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MRI Technology May Help Generate Electricity

September 1, 2011
Written by: , Filed in: Diagnostic Imaging
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What will MRI machines and electricity-generating wind turbines have in common?

Superconducting magnets.

At least they will if a new project by GE Global Research works out. (GE Global Research is the technology development arm of General Electric.) In a Tuesday news release, Keith Longtin, wind technology leader for GE Global Research, said:

For MRI systems, we’re applying superconducting magnets to make lower-cost systems with higher image quality. For wind turbines, we want to apply them to generate more wind power at a lower cost of electricity. The applications are different, but the basic technology is the same.

Most wind turbines connect the rotating blades to a generator by using a gearbox. As turbines get bigger, weight and maintenance issues make gearboxes problematic. Direct-drive turbines, which use permanent magnets and eliminate gears, are better. But they’re still heavy, and they use increasingly scarce and expensive rare earth metals.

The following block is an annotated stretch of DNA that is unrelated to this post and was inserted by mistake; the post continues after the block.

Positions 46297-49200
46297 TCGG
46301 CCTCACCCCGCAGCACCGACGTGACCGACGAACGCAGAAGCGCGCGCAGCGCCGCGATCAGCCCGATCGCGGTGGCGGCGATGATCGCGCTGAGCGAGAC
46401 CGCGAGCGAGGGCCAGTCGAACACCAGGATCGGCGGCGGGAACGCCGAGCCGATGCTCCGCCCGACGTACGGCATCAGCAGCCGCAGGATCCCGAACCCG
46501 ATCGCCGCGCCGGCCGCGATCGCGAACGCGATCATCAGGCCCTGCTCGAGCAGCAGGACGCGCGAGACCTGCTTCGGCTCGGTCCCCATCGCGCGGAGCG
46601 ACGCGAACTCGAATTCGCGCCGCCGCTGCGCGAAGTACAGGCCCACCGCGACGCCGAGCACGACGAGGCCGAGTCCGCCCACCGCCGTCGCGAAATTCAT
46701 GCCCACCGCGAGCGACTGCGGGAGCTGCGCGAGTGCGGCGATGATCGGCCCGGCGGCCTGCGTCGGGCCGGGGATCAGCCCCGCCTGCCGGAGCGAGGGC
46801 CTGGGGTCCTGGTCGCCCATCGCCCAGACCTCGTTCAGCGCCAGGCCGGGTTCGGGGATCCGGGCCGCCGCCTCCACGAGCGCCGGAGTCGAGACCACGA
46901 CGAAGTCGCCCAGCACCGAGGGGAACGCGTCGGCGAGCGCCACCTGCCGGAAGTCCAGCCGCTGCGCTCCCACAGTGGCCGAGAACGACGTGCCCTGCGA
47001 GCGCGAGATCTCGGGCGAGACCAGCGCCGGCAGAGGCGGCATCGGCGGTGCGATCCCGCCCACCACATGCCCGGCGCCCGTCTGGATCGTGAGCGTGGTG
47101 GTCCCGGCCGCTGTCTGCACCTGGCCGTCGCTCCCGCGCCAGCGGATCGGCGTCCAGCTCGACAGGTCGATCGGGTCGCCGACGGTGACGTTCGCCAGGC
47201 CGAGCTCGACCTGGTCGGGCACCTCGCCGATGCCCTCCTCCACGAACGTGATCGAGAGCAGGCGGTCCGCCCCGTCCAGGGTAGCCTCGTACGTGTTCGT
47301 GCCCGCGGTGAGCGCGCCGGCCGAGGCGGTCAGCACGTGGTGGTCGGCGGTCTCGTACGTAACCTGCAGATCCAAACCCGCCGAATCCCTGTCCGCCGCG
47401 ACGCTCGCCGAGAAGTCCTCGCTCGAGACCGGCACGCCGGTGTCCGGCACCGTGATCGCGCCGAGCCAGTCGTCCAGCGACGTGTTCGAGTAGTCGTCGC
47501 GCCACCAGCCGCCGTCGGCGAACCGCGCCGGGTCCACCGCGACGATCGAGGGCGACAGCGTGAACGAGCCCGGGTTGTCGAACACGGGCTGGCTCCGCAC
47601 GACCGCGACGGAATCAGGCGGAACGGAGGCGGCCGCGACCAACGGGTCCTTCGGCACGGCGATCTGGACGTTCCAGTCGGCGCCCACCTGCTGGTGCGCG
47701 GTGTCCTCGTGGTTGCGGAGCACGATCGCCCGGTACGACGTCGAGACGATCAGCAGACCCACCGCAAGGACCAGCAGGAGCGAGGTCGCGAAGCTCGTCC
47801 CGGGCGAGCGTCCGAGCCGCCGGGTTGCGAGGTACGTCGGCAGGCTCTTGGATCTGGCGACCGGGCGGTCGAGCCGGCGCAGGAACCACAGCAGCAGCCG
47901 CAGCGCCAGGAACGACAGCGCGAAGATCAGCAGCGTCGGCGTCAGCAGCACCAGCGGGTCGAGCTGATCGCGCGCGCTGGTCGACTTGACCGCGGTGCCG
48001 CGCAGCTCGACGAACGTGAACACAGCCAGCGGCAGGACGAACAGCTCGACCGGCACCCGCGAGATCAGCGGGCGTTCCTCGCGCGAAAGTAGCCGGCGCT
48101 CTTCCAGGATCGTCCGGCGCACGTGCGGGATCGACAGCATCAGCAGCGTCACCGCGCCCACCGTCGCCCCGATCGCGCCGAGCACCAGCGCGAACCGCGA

If direct-drive turbines could use superconducting magnets, they’d be lighter and more efficient and wouldn’t need rare earth elements.

Of course, there are technical hurdles, which the U.S. Department of Energy is giving GE Global Research $3 million over two years to overcome. In order to be superconducting, magnets have to be supercooled. At least at present, that requires the use of liquid helium for cooling. Helium is also becoming scarce.

GE will have to figure out not only how to keep the magnet chilled but also how to keep it safe. Ruben Fair, GE’s “principal investigator” on this project, discussed some of the challenges in a GE Global Research blog:

As you might imagine, putting a superconducting generator operating at 4.2K (-269°C or -452°F) on top of a turbine tower in the middle of some ocean is no mean feat, and just the thought of it tends to give wind farm operators the shudders!

On the Kelvin scale, 4.2 degrees is about as close to absolute zero as Congress’s approval ratings.

Interestingly, Fair seems to be considering the new technology only for offshore uses, at least at first. That’s probably a good idea. An accident at sea would most likely threaten only a few fish.

GE is hoping to develop a turbine that generates up to 15 megawatts, enough to power about 4,500 average households for one year—or about 155 MRI machines.

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